One annoying thing about Spectre was I felt that the scriptwriters had somehow confused Bond with the character Jack Bauer from the TV show 24. As you will know, if you’ve ever watched the TV show, Bauer is a sort of maverick agent who disregards any instruction or advice from his superiors, even the President, his commander in chief. He always goes off at a tangent and is a complete loose cannon. That is exactly how Bond starts out at the beginning of this film, he is at odds with ‘M’ the head of the secret service but, just like Jack Bauer, he disappears going completely his own way and later he gets colleagues within the service, like Miss Moneypenny and Q, to follow him just as Chloe O’Brian was an insider for Jack.

Hello, Bond scriptwriter! Just remember who you are writing about, it’s Bond, former English naval officer turned secret agent and not Jack Bauer!

Final result: Enjoyable, good in parts but the next Bond would benefit from a more tangible back story.

 


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The Saint, James Bond, and a Rather Hot Afternoon.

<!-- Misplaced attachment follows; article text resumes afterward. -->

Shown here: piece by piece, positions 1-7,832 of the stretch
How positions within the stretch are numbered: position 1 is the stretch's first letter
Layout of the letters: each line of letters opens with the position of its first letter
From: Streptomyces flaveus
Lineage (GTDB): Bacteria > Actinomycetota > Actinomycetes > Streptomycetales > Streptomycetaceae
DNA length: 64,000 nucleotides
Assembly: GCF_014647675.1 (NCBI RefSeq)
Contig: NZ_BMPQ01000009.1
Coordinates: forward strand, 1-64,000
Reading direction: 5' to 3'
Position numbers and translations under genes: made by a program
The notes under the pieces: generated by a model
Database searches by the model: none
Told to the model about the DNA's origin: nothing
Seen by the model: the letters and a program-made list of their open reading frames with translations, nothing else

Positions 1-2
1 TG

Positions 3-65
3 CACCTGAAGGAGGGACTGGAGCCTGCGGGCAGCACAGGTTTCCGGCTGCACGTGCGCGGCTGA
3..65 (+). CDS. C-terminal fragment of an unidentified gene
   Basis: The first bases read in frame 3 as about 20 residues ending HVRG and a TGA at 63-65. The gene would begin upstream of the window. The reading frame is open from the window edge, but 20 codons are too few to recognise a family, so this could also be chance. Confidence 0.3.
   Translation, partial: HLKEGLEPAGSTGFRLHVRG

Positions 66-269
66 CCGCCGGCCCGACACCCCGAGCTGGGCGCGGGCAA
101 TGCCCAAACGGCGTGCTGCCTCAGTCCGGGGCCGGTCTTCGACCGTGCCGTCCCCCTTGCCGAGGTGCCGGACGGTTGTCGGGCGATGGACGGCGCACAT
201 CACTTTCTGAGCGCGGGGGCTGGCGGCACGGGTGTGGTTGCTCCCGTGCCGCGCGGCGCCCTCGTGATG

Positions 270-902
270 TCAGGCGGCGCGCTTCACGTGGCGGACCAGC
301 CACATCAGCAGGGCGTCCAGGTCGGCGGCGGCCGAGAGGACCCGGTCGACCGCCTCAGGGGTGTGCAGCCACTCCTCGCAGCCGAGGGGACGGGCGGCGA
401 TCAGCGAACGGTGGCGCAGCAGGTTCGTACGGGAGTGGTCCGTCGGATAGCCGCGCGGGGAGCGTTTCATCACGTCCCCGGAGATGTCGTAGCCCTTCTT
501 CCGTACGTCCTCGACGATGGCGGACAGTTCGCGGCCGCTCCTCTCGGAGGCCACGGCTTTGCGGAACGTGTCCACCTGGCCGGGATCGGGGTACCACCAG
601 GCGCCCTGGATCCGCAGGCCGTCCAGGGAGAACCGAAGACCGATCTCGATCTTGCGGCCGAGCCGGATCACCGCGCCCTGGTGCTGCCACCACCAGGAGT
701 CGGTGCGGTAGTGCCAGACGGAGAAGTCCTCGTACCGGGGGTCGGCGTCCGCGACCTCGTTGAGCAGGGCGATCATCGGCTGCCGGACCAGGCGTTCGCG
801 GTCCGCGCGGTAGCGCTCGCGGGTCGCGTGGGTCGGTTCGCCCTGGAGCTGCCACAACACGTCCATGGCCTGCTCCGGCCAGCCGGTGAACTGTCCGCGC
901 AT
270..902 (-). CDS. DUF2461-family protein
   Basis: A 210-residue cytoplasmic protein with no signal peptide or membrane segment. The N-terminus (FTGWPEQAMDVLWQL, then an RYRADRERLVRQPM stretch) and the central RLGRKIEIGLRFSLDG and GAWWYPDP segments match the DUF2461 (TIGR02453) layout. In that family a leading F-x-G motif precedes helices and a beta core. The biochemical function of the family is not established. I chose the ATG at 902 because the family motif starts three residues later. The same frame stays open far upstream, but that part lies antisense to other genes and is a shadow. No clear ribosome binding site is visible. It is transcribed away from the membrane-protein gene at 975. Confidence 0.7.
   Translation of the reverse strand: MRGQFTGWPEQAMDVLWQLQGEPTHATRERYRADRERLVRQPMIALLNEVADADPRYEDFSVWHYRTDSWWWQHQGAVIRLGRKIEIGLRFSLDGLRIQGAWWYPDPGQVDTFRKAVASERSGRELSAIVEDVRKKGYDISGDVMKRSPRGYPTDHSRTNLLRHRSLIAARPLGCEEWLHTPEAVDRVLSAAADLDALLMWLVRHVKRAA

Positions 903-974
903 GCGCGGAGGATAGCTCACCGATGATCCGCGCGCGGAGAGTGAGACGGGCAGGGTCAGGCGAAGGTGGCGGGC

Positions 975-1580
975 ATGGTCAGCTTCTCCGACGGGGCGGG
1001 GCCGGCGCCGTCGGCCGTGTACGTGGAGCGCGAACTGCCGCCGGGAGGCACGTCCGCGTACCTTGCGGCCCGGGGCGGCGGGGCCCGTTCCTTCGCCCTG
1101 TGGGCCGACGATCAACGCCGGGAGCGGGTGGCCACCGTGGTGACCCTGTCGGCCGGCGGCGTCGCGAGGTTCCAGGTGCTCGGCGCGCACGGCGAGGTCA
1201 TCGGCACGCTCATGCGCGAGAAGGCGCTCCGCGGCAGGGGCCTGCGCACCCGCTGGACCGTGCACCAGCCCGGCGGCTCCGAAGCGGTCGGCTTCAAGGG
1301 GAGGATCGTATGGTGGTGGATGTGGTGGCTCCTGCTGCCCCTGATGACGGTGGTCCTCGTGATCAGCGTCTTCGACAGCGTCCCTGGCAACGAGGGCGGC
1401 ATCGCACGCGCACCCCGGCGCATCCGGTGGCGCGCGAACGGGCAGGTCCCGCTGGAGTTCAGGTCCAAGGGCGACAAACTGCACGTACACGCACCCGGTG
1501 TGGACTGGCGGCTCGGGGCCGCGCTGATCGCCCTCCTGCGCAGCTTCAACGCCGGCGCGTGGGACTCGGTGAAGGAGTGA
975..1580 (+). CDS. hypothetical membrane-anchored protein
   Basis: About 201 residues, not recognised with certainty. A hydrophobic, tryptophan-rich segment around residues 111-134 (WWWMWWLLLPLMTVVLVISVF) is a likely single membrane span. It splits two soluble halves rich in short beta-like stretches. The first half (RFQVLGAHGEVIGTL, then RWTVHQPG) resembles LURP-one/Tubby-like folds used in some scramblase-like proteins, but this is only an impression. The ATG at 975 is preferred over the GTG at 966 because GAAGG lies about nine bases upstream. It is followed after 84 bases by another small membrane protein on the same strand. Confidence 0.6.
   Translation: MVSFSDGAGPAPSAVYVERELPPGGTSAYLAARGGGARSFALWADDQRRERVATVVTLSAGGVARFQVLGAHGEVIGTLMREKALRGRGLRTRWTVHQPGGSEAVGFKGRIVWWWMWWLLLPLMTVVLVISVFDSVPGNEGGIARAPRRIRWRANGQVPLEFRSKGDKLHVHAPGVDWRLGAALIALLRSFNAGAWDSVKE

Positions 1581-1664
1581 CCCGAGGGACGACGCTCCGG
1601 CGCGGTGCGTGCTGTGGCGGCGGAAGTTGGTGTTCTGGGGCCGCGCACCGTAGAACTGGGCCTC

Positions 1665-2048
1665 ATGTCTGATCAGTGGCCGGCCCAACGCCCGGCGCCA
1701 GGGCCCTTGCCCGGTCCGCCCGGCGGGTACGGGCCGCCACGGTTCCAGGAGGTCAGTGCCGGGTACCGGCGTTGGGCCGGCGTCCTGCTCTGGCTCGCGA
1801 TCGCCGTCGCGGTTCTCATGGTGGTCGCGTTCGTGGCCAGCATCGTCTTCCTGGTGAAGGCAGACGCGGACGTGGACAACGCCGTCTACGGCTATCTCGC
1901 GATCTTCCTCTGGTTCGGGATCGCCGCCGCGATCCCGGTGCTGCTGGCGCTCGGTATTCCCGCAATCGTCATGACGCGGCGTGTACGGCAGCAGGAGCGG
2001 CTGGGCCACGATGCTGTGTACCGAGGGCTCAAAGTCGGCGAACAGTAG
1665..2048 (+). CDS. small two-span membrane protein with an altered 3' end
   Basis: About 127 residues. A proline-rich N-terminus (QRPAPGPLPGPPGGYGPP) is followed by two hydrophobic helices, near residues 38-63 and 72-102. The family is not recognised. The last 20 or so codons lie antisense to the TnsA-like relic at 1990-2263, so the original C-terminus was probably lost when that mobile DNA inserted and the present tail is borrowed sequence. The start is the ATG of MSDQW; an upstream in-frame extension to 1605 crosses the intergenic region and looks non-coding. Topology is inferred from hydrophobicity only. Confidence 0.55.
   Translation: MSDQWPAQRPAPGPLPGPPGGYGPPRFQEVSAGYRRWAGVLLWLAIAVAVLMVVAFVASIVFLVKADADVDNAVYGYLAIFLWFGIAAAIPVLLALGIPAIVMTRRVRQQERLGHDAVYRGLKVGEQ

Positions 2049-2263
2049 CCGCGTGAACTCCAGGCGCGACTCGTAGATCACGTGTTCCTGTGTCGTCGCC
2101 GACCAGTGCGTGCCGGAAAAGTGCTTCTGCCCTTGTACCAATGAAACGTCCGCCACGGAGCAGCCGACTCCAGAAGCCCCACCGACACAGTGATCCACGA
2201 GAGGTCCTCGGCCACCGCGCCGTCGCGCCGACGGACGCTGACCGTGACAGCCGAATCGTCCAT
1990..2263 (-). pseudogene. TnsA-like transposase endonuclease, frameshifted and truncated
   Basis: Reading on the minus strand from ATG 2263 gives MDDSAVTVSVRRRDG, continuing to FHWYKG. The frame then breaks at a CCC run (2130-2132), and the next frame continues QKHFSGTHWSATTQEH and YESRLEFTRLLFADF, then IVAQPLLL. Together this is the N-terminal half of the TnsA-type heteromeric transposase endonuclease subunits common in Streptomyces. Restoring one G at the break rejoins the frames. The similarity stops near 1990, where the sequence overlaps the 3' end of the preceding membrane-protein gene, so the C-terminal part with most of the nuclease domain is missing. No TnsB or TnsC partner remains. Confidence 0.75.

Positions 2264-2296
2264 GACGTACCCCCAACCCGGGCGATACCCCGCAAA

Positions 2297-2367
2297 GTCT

The Saint and James BondI spent a lot of time last week trolling through my book collection and photographing the books for last week’s post about Marilyn Monroe. It wasn’t quite that easy because since my divorce my books have been boxed up in the spare room at my Mum’s house and it took me a while to search through the boxes and find the books I wanted. The other problem was that being a bit of a book fanatic, I kept coming across books I’d not read for ages or forgotten about and my original task was put on hold while I sat and started reading! I came across my James Bond book collection and as you will know from reading these posts I do love James Bond.

One of the Bond books I found was ‘Live and Let Die’. It’s not one of the best in the book series but it’s pretty good. Roger Moore played Bond in the movie version, in fact it was Moore’s first Bond movie and I have to say, Roger just didn’t do it for me as Bond. He just didn’t look the part unlike the previous 007, George Lazenby, who completely fitted in with the Bond of my imagination.